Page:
Pope Francis leaves after his weekly general audience in St. Peter's Square at the Vatican, Wednesday, Jan. 8, 2014. He has announced plans to visit the United States in 2015. (AP Photo/Alessandra Tarantino)Alessandra Tarantino Growing up in Alabama taught me how to explain Catholicism from an early age. My best friend in elementary school was Southern Baptist, and Saturday night sleepovers were usually followed by Sunday morning sermons at his church. I learned a great deal there, but I also learned that some Protestants have no idea what the Catholic Church actually teaches. The questions in my friend's Sunday school class were typical. "Why do y'all pray to Mary?" We don't. We ask her pray for us, same as when you ask family and friends to pray for you. We just happen to believe that Mary, the saints and all of the angels can hear us and are capable of intercessory prayer. "Why do y'all worship statues?" We don't. They're just inanimate yet artistic representations of things that we hold sacred, same as the cross around your neck, the nativity scene on your lawn or the angel atop your Christmas tree. AL.com Opinion About the writer J. Pepper Bryars grew up in Mobile and is now a writer living in Huntsville. Contact him at jpepperbryars@gmail.com and jpepperbryars.com. Read more See more by J. Pepper Bryars More opinion on AL.com "Why do y'all think the pope is infallible?" Now that one's more complicated. We don't, except when he "proclaims by a…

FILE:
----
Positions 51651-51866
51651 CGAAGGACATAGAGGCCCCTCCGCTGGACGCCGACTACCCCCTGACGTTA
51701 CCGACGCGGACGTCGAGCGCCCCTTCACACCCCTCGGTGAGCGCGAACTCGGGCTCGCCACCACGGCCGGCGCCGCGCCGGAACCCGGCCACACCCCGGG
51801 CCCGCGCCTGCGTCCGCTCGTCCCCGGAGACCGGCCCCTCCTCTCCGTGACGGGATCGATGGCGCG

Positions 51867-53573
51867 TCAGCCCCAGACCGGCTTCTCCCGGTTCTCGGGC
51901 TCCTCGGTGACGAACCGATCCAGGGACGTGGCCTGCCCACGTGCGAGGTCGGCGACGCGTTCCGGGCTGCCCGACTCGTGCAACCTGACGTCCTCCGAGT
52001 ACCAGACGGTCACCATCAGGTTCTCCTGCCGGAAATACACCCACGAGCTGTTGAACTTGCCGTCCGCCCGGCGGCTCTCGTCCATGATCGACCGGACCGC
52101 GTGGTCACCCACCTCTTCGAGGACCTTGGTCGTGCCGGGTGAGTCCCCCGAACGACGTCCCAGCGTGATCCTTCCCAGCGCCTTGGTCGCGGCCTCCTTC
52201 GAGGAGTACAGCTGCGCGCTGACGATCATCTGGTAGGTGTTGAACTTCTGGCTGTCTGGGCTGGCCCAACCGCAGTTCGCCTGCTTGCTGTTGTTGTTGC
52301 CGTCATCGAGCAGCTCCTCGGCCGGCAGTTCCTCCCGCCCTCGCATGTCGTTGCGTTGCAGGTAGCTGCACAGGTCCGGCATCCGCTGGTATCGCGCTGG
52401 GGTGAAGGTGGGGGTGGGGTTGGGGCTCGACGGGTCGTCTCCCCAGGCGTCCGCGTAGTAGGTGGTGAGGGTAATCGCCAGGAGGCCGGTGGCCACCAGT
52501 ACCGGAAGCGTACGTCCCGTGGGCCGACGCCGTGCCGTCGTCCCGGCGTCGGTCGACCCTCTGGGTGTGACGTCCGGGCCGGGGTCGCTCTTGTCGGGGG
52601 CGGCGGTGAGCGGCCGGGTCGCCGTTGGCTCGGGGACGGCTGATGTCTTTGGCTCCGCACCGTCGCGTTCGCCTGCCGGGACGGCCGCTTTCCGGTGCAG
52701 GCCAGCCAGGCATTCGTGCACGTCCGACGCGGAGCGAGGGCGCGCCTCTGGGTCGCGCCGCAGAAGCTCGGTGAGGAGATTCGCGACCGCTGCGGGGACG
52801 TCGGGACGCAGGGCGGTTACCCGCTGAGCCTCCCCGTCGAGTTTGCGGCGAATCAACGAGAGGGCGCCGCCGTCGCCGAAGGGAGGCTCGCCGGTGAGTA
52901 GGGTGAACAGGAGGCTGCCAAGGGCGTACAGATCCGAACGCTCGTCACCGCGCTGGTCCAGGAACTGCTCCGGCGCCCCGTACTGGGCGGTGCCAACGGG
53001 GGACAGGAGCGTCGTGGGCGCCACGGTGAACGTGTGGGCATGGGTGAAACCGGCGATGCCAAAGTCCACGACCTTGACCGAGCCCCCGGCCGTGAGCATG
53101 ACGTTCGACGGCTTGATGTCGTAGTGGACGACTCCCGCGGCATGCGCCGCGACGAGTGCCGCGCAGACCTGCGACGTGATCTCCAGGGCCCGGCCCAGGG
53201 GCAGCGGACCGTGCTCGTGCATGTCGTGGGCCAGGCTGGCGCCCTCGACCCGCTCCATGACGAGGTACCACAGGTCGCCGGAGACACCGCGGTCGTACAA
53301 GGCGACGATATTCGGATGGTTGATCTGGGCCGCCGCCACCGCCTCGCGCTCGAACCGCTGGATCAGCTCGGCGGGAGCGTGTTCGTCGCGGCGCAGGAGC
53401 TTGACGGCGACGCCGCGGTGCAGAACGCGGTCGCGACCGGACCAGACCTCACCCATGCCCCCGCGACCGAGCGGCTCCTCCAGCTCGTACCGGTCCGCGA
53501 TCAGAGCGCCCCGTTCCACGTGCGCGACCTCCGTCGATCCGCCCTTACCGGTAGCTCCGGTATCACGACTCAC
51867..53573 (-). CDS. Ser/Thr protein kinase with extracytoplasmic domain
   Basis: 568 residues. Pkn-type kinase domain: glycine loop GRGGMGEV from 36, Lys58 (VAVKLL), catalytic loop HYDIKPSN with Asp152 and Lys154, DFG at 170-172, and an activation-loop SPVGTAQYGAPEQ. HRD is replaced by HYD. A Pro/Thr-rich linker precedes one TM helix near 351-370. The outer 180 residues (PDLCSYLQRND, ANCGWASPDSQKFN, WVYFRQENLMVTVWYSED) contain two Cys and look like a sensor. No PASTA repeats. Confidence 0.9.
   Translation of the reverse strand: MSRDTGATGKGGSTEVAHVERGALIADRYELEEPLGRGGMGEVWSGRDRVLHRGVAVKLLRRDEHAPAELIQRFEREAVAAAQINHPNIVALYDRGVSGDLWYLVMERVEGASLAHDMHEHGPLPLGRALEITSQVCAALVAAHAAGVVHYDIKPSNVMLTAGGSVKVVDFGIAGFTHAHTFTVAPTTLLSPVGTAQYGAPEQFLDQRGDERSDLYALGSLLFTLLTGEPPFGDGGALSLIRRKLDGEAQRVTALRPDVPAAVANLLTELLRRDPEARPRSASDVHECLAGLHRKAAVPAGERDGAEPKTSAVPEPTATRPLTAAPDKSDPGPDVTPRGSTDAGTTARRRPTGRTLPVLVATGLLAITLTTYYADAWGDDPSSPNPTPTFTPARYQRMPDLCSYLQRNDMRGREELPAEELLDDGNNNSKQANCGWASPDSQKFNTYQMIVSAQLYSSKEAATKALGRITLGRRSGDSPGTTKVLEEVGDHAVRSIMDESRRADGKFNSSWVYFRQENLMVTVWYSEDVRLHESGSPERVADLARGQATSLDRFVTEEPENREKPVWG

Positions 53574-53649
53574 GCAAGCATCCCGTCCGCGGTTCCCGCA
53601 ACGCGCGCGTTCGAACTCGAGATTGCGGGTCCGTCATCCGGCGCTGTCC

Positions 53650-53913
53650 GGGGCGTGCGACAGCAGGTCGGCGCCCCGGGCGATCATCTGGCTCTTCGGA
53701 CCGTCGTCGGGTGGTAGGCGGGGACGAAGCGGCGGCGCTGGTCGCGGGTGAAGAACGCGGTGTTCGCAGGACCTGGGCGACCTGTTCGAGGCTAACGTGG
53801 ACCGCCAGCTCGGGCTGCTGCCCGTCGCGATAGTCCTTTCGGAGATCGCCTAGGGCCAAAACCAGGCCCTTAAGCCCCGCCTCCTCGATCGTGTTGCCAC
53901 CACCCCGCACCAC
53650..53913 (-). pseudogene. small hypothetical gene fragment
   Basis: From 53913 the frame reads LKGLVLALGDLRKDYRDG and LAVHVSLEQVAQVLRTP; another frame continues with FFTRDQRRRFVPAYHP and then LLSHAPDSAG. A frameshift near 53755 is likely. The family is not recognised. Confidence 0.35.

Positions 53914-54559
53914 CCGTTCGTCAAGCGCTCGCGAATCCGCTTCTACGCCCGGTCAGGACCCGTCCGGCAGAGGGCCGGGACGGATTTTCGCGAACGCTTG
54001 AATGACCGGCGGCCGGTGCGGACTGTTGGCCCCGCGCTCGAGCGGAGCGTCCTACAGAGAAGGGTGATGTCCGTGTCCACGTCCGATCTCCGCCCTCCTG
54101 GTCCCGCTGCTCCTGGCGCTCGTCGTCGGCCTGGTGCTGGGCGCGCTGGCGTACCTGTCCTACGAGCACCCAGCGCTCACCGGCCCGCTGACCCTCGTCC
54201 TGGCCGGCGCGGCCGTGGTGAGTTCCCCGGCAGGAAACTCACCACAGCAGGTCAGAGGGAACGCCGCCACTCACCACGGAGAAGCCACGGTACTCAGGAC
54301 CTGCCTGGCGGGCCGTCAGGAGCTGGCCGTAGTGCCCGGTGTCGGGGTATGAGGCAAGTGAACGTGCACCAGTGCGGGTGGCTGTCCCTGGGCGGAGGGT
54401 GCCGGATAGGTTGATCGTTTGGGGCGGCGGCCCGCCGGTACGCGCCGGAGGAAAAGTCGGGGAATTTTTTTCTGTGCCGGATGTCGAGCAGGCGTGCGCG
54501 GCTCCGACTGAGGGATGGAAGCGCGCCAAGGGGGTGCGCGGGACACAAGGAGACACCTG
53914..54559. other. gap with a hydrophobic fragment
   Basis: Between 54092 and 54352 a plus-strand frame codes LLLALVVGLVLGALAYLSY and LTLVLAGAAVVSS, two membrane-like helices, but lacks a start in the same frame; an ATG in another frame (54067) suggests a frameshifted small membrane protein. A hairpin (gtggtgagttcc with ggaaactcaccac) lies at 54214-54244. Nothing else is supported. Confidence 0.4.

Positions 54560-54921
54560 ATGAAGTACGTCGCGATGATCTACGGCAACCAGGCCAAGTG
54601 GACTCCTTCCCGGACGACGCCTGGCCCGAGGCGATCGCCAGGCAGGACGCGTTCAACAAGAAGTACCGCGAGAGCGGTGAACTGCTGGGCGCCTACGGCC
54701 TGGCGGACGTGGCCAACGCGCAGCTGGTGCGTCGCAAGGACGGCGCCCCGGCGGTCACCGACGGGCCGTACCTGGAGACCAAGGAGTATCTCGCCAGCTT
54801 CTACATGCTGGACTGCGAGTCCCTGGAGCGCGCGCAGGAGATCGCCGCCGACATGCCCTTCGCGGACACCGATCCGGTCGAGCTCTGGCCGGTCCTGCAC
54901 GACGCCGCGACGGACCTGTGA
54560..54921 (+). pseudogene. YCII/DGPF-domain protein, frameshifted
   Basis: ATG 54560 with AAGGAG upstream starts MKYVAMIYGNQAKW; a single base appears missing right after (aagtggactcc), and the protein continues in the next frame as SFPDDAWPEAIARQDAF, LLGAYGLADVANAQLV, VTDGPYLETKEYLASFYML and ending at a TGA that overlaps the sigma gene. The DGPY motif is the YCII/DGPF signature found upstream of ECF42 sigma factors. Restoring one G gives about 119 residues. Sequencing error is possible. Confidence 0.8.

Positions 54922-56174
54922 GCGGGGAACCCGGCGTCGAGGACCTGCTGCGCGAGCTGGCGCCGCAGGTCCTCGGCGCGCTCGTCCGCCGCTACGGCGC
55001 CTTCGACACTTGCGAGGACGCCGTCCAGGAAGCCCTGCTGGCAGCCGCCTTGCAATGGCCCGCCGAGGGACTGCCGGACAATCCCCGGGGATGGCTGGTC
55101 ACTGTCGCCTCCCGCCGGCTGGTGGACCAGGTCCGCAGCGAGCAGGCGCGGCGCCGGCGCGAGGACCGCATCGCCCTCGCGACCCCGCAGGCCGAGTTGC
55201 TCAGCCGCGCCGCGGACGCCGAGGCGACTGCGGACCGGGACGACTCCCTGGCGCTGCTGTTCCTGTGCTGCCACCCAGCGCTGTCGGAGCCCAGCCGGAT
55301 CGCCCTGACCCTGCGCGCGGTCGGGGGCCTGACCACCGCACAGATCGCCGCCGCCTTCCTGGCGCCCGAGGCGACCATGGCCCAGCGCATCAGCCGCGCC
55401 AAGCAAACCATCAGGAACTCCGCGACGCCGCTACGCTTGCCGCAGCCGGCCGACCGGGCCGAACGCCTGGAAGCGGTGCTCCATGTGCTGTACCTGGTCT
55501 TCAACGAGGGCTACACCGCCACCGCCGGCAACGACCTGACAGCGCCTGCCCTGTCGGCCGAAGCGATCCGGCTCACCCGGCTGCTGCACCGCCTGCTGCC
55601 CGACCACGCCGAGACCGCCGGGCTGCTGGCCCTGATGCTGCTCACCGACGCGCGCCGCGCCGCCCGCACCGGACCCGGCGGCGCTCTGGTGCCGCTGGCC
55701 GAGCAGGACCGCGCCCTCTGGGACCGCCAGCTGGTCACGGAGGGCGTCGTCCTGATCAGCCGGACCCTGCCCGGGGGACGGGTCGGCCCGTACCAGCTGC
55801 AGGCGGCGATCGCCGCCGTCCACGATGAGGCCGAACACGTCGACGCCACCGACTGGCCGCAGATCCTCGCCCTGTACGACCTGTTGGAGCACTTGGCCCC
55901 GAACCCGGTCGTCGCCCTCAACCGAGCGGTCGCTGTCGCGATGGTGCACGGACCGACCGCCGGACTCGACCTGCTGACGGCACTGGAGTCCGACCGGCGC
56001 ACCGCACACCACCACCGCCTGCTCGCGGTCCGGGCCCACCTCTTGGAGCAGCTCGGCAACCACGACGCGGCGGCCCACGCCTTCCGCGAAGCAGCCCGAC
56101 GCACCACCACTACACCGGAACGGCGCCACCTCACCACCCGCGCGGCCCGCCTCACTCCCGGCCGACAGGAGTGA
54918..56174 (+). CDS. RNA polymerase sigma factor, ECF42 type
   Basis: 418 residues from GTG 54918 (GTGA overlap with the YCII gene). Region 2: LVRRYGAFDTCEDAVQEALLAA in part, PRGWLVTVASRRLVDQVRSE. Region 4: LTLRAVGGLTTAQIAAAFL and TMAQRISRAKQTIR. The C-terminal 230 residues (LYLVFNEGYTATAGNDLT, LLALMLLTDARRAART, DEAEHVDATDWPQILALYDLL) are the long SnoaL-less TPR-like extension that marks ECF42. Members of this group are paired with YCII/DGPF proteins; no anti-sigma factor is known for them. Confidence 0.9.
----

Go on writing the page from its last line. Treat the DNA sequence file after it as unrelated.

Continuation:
We should make “American Sniper” the number one movie this weekend: opinion